Cowpea cultivars performed differently under Striga-infestation in sowing date experiments. Susceptible cultivars, Local Ouahigouya or Local Koakil IT82E-32 and KN-I had stable to highly stable low yields across years/locations. This indicated that these cultivars did not take advantage of rainy years or early sowing to give high yields as did TVx3236 and TN88-63 that were also Striga-susceptible. Thus, the former cultivars suffered severe Striga damage compared to the latter. TVx3236 and TN88-63 (especially the former cultivar that supported a higher Striga density than the latter) were, therefore, Striga-tolerant. They too suffered Striga damage as they yielded equal to or less than Suvita-2. Muleba et al. (1991) reported TN88-63 and TVx3236 to be better adapted, and better yielding than Suvita-2 in the Sudan savanna zone, in the absence of Striga-- infestation. Suvita-2 was not adapted to this agro-ecological zone because of its high susceptibility to cowpea mosaic virus transmitted by aphids (A. craccivora).

Continuous cultivation of Striga-susceptible cultivars in the same field appeared to cause a decline in Striga density as shown at the Kamboinse location from 1984 to 1986 (Table 1). This is also supported by the impact of Striga-infestation on cowpea yield as the coefficients of correlation (r) between Striga density and yield decreased over the years. They were: r = -0.36** in 1984, r = -0.26* in 1985 and r = -0.12 in 1986 at Kamboinse; and r = - 0.56** in 1987 at Gampela. These results suggested that cowpea yield losses due to Striga-infestation diminished as the number of years of cultivation of Striga-susceptible cultivars increased. It should be noted that 1984 was the third year of cultivation of Striga-susceptible cultivars in the field where the experiment was established at Kamboinse.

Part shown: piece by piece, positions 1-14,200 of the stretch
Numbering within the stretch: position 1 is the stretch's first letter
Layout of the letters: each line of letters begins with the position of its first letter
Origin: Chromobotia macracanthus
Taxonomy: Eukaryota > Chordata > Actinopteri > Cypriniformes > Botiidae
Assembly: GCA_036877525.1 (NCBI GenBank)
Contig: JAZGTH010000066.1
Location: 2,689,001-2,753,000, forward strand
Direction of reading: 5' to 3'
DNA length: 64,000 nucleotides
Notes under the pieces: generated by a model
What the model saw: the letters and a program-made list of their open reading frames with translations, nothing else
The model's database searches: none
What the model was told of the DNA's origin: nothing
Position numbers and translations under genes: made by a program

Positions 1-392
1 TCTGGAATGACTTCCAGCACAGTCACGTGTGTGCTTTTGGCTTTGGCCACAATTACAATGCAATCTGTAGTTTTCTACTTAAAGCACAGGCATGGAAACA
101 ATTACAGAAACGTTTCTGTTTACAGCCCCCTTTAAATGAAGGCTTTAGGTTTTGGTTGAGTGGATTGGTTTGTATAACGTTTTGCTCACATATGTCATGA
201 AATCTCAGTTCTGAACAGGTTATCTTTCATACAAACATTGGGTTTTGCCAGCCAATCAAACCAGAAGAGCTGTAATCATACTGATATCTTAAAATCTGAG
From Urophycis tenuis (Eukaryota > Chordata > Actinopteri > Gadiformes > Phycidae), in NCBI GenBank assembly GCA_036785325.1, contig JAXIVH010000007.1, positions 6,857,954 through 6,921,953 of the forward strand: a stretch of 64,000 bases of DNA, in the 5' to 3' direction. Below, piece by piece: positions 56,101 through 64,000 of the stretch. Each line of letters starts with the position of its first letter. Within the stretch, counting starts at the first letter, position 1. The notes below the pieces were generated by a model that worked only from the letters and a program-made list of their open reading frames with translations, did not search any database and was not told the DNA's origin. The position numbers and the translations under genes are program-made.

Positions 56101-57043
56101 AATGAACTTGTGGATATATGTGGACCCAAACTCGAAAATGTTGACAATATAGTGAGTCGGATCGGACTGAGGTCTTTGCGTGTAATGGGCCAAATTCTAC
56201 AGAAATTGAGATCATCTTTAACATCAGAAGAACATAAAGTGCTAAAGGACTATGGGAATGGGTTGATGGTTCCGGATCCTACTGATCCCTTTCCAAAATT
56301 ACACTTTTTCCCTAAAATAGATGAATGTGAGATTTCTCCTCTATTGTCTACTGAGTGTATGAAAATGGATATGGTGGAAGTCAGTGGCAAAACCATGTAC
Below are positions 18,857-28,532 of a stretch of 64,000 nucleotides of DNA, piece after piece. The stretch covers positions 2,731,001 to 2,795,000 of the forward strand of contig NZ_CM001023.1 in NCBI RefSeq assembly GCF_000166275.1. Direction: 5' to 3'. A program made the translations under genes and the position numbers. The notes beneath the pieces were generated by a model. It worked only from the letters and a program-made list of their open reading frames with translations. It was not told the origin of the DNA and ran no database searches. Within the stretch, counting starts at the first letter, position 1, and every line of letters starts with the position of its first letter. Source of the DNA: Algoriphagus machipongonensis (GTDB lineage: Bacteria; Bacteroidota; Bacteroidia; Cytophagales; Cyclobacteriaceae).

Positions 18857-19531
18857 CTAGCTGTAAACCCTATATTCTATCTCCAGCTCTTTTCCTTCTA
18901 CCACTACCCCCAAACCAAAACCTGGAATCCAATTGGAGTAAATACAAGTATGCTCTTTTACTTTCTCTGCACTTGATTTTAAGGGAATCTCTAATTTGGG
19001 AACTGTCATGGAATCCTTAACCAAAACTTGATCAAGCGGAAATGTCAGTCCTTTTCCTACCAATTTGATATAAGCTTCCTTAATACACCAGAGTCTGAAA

The Striga control, provided by a continuous cultivation of susceptible cowpea cultivars, has also been observed in Mali; a pathogenic fungus was believed to infect Striga plants